Digging into Hunger

Digging into hunger text overlaying people in a pantry and cartoon carrots


Academic Team:
Erin McKenna (emckenna@uoregon.edu
First-Year Experience Seminar Instructor
Eve Posner (eposner@uoregon.edu)
FIG Assistant

9 credits

UGST 109 First Year Experience Seminar – 1 Credit 

CRN: 16251: M: 6:00 – 7:20 PM, SC 250C 

HIST 215 Food in World History – 4 credits 

CRN: 12498: TR: 2:00 – 3:20 PM, MCK 129, +DIS CRN: 12502: F: 11:00 – 11:50 AM, CON 360 

PHIL 220 Food Ethics – 4 credits 

CRN: 15802: MW: 2:00 – 3:20 PM, MCK 221, +DIS CRN: 15803: F: 10:00 – 10:50 AM, TYKE 32 

About the FIG:

Food insecurity is a global issue, taking many different forms around the world.  In this class we will look at some of the structural issues that contribute to food insecurity, but our main focus will be on how food insecurity is experienced on the UO campus and in the greater Eugene/Springfield area. We will also explore how people in our community are trying to address food insecurity.   

Students in this FIG will work with some of the following: the campus urban farm, the student food pantry, UO Grove Community Garden, EMU produce drop and community organizations such as Burrito Brigade and Food for Lane County farms and gardens. This class will be primarily focused on experience-based reflections. Given that, this class will require some out-of-class time to engage in experiential learning opportunities.  

Deep-Dive FIG: This FIG includes multiple field trips and hands-on events. This course has been vetted by First Year Programs to ensure first-term students can achieve success. The instructor will be available to assist students along the way.

HIST 215 Food in World History - CoreEd or major satisfying course

Food has been a defining part of human experience since the dawn of humanity. The diverse plants and animals available to humans for domestication in distinct parts of the world have fundamentally shaped the cultures of each region. Foods and eating practices have also been intertwined with religious beliefs and have become integral to cultural systems and national identities. The cultivation of food crops and livestock, the marketing and processing of foods, and food and beverage consumption have linked households with regional, national, and global economies and with the natural environment in historically specific ways. Practices of food preparation and eating have often structured or illustrated gender and class relations. Simultaneously universal and historically conditioned, food thus offers an ideal vantage point for exploring relationships among culture, economy, environment, and society in world history. These subjects, all of which figure in the course, correspond to several of the university's General Education goals, including those connected to moral beliefs, the nature of the historical past and its connections with the present, the diversity of human experience, and the impact of technology.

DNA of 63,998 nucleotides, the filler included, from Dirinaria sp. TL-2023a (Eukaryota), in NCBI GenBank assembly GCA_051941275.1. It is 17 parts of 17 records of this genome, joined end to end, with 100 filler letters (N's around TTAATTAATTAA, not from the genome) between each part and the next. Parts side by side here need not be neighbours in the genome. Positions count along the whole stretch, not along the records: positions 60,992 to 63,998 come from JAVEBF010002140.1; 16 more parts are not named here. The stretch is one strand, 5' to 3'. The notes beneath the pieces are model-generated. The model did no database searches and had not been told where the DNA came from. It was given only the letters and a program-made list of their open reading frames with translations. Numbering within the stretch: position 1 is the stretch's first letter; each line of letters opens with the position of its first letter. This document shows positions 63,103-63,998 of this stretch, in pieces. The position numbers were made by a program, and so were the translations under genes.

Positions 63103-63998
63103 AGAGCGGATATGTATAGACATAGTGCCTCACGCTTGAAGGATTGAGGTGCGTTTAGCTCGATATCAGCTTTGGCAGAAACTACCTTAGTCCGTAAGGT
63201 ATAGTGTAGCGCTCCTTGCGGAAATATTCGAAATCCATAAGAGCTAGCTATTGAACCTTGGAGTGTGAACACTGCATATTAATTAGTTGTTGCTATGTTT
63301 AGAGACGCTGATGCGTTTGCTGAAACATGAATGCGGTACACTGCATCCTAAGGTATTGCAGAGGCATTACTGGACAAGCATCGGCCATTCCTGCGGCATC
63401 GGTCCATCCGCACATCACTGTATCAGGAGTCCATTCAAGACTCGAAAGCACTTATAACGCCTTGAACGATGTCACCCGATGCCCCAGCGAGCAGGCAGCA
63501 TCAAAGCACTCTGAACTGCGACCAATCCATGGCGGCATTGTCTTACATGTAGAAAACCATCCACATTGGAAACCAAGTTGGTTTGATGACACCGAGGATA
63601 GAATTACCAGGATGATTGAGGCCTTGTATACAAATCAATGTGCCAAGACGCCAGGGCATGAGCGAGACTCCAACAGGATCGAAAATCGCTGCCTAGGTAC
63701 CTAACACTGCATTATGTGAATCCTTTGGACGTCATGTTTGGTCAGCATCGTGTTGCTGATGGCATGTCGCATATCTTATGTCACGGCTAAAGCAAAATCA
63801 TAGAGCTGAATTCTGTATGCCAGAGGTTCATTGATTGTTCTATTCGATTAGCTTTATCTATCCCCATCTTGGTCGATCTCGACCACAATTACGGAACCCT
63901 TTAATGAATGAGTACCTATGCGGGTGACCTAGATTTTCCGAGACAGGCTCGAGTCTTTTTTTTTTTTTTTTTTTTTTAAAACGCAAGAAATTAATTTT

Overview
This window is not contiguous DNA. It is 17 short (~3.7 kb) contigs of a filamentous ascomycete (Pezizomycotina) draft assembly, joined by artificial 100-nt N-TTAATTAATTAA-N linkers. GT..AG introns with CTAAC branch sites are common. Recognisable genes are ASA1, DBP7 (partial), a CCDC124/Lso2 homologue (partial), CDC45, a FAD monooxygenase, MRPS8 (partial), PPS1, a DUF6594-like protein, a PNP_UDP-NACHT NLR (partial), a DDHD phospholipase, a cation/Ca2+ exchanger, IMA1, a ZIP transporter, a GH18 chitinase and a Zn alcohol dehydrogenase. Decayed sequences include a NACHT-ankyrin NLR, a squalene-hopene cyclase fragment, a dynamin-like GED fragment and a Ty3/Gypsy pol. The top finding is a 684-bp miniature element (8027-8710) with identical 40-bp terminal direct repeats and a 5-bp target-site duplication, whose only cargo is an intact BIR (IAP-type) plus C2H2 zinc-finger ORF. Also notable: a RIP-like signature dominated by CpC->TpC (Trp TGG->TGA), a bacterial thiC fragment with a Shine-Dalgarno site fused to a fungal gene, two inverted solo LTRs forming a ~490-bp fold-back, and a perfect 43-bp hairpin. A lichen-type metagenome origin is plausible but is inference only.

PHIL 220 Food Ethics - CoreEd or major satisfying course

This is a class in ethics. It is not the role of ethical theory to give answers to particular problems, but to provide frameworks which challenge individuals to think critically and clearly about ethical issues and help them come to their own conclusions. Moral philosophy demands that one have reasons for moral decisions and explores possible principles one can apply in an attempt to arrive at a consistent and well thought out moral position. Most of the issues we face have no obvious or immediate answer, but much can be gained by struggling with what appears to be irresolvable.

This particular class has a focus on ethical issues related to food. Who and what we eat reflects, and has consequences for, who we are as individuals and as a society. This course will examine some of the ethical concerns related to the conditions of human and other animal beings involved in the production of food and help students arrive at their own considered opinions regarding these issues. Animal welfare and environmental issues will be a central focus. Some specific issues will include: the environmental impacts of farming, livestock welfare, food waste, food safety, and food justice. Students in this class should bring their own questions and concerns about food to shape the reading and discussion. Some questions might include: Does it make sense to love dogs and eat pigs? If I am concerned about the environment, should I eat packaged food? Should I buy food from companies that don't pay a fair wage? How should we grow, harvest, transport, and prepare food? How much should we eat? Who is responsible for our food habits? Are choices about food simply personal choices, or are there ethical, social, and political implications we must take into account?

Meet your FIG Assistant and Instructor!